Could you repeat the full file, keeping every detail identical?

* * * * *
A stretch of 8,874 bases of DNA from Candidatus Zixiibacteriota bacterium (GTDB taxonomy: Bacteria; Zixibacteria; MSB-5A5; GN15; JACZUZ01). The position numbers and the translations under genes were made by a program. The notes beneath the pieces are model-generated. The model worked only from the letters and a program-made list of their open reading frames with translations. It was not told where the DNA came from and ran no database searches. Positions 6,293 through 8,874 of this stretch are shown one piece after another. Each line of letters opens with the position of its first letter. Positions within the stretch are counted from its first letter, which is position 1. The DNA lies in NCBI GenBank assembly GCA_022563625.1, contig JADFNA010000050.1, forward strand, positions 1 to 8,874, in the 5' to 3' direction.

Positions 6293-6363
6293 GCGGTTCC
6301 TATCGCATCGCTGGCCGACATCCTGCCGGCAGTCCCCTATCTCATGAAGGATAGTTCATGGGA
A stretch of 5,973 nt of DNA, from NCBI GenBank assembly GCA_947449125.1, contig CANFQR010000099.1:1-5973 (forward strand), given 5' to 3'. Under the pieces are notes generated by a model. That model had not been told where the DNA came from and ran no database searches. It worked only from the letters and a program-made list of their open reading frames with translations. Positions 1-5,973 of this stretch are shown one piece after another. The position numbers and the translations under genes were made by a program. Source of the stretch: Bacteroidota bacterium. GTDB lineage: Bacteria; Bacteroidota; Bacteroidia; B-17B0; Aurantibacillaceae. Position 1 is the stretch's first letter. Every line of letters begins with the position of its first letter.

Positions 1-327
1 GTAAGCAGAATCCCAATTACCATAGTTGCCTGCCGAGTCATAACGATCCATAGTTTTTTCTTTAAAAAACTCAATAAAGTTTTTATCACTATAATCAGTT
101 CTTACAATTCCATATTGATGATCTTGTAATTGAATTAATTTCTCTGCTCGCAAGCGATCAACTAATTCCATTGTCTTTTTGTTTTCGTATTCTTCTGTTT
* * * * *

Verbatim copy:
A stretch of 8,874 bases of DNA from Candidatus Zixiibacteriota bacterium (GTDB taxonomy: Bacteria; Zixibacteria; MSB-5A5; GN15; JACZUZ01). The position numbers and the translations under genes were made by a program. The notes beneath the pieces are model-generated. The model worked only from the letters and a program-made list of their open reading frames with translations. It was not told where the DNA came from and ran no database searches. Positions 6,293 through 8,874 of this stretch are shown one piece after another. Each line of letters opens with the position of its first letter. Positions within the stretch are counted from its first letter, which is position 1. The DNA lies in NCBI GenBank assembly GCA_022563625.1, contig JADFNA010000050.1, forward strand, positions 1 to 8,874, in the 5' to 3' direction.

Positions 6293-6363
6293 GCGGTTCC
6301 TATCGCATCGCTGGCCGACATCCTGCCGGCAGTCCCCTATCTCATGAAGGATAGTTCATGGGA
A stretch of 5,973 nt of DNA, from NCBI GenBank assembly GCA_947449125.1, contig CANFQR010000099.1:1-5973 (forward strand), given 5' to 3'. Under the pieces are notes generated by a model. That model had not been told where the DNA came from and ran no database searches. It worked only from the letters and a program-made list of their open reading frames with translations. Positions 1-5,973 of this stretch are shown one piece after another. The position numbers and the translations under genes were made by a program. Source of the stretch: Bacteroidota bacterium. GTDB lineage: Bacteria; Bacteroidota; Bacteroidia; B-17B0; Aurantibacillaceae. Position 1 is the stretch's first letter. Every line of letters begins with the position of its first letter.

Positions 1-327
1 GTAAGCAGAATCCCAATTACCATAGTTGCCTGCCGAGTCATAACGATCCATAGTTTTTTCTTTAAAAAACTCAATAAAGTTTTTATCACTATAATCAGTT
101 CTTACAATTCCATATTGATGATCTTGTAATTGAATTAATTTCTCTGCTCGCAAGCGATCAACTAATTCCATTGTCTTTTTGTTTTCGTATTCTTCTGTTT